Continuing our series in epic SciFi Art, we have some favourite pieces from the very talented Lorenz Hideyoshi Ruwwe. Hideyoshi was kind enough to answer our whirlwind ‘getting to know you’ SciFi speed dating questions too.
Thanks for doing an interview! First, tell us a little about yourself. How did you get started in art and what’s your overall goal? Where do you see yourself going?
Hey, my name is Lorenz Hideyoshi Ruwwe and I live in Berlin, Germany. I have always been interested in drawing ever since I was little and kept up practise over the years. When I was a teenager I was obsessed with Dragon Ball and other manga and tried my fair share at drawing in that style, even publishing a manga story later on with a very limited print count. Some time in high school I stumbled upon Feng Zhu’s old marker concept art and was really inspired to get into that as well. In 2004 I finally gave digital art a go and have been creating in that medium ever since, also expanding into 3D art more and more.
People say it’s important to have goals. Yes, I agree but when it comes to art, I don’t really think in these terms too much. If you’re only chasing some sort of career, it can take out some of the value of art. I simply follow my passion of creating and expressing when I feel the inspiration and work usually comes along by itself. You simply attract the kind of work that you’re doing at any give time. Where ever you put your energy, you attract more of that. I have been fortunate to work on all kinds of different projects so far that have challenged me in different ways and has kept work interesting and I hope it will continue to do so.
I’d like to inspire people when they look at my art and tell stories. I guess that is some sort of goal. I want to expand upon techniques that can help me create more striking art.
I am juggling a few other things professionally which is why I am a bit more relaxed about art these days. Filmmaking has become another field which I have been pursuing for quite a while now. I keep shifting my creative output so to speak and try to stay flexible. That has worked quite well for me over the years. But I always wonder if I should make a decision one day and commit to one passion and really chase that alone. As long as I can express myself in various fields simultaneously, I’ll continue to do so though.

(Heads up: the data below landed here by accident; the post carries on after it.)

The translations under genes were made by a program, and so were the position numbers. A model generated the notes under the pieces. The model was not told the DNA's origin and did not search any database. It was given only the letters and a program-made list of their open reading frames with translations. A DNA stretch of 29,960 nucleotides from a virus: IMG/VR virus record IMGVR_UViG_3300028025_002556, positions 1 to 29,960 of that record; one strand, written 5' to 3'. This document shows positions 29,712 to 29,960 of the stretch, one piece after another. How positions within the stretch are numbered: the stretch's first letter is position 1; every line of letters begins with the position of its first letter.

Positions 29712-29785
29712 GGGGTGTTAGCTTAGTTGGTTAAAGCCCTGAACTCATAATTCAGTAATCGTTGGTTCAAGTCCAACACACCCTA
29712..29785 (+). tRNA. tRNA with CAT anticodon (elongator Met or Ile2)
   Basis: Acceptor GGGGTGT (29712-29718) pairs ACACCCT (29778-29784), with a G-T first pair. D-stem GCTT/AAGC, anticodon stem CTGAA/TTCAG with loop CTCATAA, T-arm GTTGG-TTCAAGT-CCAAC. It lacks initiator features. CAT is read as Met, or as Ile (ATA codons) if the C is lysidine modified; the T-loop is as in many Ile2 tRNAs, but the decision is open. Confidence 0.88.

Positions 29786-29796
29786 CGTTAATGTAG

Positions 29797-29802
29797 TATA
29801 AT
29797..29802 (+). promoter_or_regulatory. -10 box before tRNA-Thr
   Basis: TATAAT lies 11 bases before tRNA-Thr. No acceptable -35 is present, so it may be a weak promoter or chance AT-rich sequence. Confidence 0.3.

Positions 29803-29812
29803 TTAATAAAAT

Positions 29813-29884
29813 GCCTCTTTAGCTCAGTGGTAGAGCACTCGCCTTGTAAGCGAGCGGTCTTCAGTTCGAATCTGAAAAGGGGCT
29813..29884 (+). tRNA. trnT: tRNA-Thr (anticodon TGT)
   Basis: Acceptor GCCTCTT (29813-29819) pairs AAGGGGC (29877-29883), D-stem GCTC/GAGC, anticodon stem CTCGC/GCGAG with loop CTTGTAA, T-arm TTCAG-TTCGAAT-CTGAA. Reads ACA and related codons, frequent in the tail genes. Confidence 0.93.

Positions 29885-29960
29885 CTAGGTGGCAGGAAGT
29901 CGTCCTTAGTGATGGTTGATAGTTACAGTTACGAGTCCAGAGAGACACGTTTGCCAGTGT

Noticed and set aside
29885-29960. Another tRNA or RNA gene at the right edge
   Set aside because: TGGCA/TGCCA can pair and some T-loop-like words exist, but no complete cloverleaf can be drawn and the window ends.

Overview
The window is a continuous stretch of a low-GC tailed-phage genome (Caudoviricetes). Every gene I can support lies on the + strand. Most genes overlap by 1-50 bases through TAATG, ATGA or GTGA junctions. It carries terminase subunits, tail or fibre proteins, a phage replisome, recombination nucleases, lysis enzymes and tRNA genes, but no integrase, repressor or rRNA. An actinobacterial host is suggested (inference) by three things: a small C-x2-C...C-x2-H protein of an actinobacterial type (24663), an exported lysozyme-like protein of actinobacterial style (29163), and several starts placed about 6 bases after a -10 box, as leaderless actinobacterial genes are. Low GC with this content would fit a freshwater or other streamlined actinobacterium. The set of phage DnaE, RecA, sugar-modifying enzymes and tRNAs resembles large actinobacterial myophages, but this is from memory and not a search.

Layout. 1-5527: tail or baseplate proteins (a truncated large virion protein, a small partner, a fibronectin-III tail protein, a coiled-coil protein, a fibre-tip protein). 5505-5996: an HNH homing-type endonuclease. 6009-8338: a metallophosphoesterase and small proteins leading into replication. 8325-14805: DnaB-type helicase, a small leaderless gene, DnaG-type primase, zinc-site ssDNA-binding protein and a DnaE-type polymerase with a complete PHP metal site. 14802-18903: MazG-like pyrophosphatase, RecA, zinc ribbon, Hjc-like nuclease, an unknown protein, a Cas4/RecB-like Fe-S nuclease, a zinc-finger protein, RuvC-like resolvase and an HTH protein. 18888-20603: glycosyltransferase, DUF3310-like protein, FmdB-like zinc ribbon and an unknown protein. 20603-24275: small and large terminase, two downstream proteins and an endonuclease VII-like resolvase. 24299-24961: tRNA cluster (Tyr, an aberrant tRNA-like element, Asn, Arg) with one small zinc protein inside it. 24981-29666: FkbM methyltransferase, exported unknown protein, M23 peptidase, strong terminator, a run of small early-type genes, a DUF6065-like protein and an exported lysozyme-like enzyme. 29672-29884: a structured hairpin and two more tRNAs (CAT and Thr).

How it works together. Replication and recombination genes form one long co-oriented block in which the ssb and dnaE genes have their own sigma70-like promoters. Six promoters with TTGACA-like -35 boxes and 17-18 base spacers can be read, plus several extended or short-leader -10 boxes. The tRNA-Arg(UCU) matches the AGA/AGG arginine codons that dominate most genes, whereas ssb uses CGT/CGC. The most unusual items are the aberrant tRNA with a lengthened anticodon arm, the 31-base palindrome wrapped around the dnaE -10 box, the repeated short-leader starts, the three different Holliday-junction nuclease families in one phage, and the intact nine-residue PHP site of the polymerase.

What inspires you to make sci-fi art? TV shows, books, other artists, etc.?
There is a long list for sources of inspiration that come from all kinds of media. The usual suspects for a lot of sci-fi artists that always come up are titles like Akira, Ghost in the Shell, Bladerunner, Alien, Matrix, Terminator etc. Yes, they have influenced me just the same. Since manga was a big part of growing up, I read everything by Tsutomu Nihei and went down that Cyberpunk rabbit hole for a good while. Also titles like Battleangel Alita or Eden had an impact on me. I have read Philip K. Dick’s work with keen interest.
A bit more recently, Ghibli and Moebius have influenced my art quite a bit as well. I feel I had this dark cyberpunk phase initially and then also went on to explore lighter sci-fi, edging on Fantasy as well. I like the whole Star Wars aesthetic just as much now while I had been evading it mostly for reasons that are beyond me haha.
Which of your pieces is your favorite? Why?
Uh that is a tough one. I don’t think I can answer that definitively. It keeps changing. I still like some really old speed-paintings of mine like the Samurai standoff (above). Also recent speed-paintings like Bounty Hunter and Child Inventor. Also anything Steampunk such as the Tesla Teleporting Station.
I usually like the rough work I put out more than the rendered up ones. There is a certain charm about quick paintings that can be both realistic and abstract at the same time. They leave a lot to imagine for the viewer. I generally like simplicity in art, telling a story with the bare minimum. Speedpainting is my favourite style of working.
When it comes to more detailed art, this one I am still quite proud of Conservator Walk Gateway. (below)
Also Akira this one, but it’s more fanart than being original.
What’s your technique like? Do you finish pieces in a single setting or spread them out over multiple days?
Well, speed-paintings I finish in one go, mostly in 30 minutes haha – when I do one for the so called ‘Daily Spitpaint’ activity which I really like. It’s like a highly focused session of bringing your best skills to the table in one go. These quick paintings really force you to concentrate on what’s most important, no second – guessing, no procrastinating.
When I render a piece, it can happen over several days, yes. But I feel that taking too many interruptions can harm a piece because you lose momentum and start overthinking which is never good in art.
Finally, of all the future technology consistently theorized across all forms of media (teleportation, instant communication, genetic editing, spaceflight, cloning, etc.), what would you like to see the most?
Hm, all kind of sci-fi is intriguing to me, I don’t really have a preference as long as the ideas are presented well – may it be aesthetically or conceptually. Of course it’s best when concepts are shown both visually appealing and functionally sound. I always dig me some space-related and robotic/cybernetic art for sure.
Awesome! Thanks for sharing your art and for doing this interview!
You can find more about Lorenz Hideyoshi Ruwwe on Artstation